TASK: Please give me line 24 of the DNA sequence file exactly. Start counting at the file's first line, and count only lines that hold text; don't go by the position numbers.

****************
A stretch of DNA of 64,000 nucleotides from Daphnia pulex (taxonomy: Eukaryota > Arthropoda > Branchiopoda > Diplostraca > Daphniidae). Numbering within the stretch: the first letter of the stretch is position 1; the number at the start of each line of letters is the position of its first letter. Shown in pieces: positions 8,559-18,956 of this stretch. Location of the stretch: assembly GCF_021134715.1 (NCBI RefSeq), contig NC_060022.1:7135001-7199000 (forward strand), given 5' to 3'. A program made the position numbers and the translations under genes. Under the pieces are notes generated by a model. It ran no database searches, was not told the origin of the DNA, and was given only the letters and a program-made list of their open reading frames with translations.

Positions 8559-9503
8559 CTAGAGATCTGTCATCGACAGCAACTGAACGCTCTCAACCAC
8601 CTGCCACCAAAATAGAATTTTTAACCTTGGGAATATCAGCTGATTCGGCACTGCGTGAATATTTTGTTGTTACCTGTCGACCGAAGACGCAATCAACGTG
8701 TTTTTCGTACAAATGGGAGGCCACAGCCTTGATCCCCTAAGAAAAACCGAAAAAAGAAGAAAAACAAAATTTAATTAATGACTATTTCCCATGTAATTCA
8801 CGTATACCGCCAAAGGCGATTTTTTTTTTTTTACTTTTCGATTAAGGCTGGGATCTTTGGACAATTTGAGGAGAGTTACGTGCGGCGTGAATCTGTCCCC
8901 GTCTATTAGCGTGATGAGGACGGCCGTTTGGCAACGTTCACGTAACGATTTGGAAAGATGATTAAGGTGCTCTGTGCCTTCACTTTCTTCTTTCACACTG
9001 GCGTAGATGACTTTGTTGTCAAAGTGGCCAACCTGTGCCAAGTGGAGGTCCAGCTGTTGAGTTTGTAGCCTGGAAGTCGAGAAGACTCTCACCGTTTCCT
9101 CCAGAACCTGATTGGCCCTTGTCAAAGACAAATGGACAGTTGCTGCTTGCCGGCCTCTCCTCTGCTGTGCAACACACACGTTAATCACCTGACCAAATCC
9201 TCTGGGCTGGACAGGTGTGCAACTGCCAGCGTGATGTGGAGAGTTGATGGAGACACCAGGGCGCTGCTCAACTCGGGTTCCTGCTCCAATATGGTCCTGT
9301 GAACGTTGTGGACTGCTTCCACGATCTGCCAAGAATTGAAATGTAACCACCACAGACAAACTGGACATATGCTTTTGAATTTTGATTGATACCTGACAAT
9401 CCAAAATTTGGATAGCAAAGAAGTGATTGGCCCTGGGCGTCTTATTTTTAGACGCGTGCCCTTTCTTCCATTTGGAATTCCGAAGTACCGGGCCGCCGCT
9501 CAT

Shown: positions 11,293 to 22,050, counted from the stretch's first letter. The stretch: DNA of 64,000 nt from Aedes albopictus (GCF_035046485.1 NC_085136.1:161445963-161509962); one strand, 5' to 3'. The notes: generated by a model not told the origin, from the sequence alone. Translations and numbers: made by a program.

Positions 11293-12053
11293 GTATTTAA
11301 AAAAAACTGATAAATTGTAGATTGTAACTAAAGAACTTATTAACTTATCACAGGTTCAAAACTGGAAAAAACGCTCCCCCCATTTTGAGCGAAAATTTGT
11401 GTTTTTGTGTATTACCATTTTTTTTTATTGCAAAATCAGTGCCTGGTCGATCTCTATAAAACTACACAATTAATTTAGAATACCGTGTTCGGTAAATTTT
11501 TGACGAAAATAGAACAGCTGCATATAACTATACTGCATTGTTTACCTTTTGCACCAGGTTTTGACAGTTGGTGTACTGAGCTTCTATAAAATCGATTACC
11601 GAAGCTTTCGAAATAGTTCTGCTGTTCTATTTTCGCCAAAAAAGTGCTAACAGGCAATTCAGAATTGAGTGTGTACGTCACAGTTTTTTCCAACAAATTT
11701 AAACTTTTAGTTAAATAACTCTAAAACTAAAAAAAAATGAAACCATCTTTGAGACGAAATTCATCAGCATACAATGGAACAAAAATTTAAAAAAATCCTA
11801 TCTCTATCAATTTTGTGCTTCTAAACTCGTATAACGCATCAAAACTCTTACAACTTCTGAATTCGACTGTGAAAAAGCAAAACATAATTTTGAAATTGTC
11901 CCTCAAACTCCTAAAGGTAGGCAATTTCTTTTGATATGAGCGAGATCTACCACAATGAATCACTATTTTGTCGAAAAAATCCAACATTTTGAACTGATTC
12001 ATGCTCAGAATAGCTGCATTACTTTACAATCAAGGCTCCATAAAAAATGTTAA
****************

12001 ATGCTCAGAATAGCTGCATTACTTTACAATCAAGGCTCCATAAAAAATGTTAA